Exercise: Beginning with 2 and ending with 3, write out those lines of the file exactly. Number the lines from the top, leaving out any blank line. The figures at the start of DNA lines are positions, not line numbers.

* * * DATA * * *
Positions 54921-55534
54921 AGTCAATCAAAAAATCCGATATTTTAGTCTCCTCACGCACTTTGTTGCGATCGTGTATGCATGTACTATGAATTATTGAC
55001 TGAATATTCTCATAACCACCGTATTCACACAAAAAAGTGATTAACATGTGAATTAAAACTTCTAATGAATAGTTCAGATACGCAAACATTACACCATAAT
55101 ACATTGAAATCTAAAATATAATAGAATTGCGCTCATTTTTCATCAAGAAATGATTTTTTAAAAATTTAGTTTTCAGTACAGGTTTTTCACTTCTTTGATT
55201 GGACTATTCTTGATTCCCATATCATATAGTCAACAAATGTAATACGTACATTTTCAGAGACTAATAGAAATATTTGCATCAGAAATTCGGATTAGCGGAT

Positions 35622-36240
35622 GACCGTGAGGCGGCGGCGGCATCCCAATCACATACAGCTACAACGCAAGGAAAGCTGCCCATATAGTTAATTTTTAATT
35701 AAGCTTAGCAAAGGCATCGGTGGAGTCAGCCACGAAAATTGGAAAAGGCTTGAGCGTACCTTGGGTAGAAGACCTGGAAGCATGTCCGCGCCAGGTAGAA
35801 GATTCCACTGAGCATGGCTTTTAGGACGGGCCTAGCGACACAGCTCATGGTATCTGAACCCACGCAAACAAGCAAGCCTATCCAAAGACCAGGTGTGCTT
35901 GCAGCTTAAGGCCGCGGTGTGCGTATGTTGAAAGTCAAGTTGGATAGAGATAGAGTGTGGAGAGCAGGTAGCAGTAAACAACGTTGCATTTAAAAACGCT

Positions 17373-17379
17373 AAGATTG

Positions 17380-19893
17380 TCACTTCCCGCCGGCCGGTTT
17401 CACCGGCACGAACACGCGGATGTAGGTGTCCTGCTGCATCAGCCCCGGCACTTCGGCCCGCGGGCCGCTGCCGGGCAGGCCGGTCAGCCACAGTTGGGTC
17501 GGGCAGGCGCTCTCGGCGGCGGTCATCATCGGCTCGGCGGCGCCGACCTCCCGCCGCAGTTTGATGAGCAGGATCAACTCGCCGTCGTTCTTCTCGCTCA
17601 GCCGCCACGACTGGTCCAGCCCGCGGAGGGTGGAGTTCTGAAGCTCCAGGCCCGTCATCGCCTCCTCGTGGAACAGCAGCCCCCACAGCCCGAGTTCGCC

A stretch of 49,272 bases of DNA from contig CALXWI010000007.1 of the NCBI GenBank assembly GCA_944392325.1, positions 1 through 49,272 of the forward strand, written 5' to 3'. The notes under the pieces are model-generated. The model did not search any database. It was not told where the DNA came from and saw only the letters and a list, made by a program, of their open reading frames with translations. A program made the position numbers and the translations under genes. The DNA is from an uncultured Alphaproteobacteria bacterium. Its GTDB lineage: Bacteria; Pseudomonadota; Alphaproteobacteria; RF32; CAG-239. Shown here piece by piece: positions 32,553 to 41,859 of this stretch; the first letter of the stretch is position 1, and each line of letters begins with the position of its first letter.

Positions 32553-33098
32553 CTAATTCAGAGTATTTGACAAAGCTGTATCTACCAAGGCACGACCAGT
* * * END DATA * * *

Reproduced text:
54921 AGTCAATCAAAAAATCCGATATTTTAGTCTCCTCACGCACTTTGTTGCGATCGTGTATGCATGTACTATGAATTATTGAC
55001 TGAATATTCTCATAACCACCGTATTCACACAAAAAAGTGATTAACATGTGAATTAAAACTTCTAATGAATAGTTCAGATACGCAAACATTACACCATAAT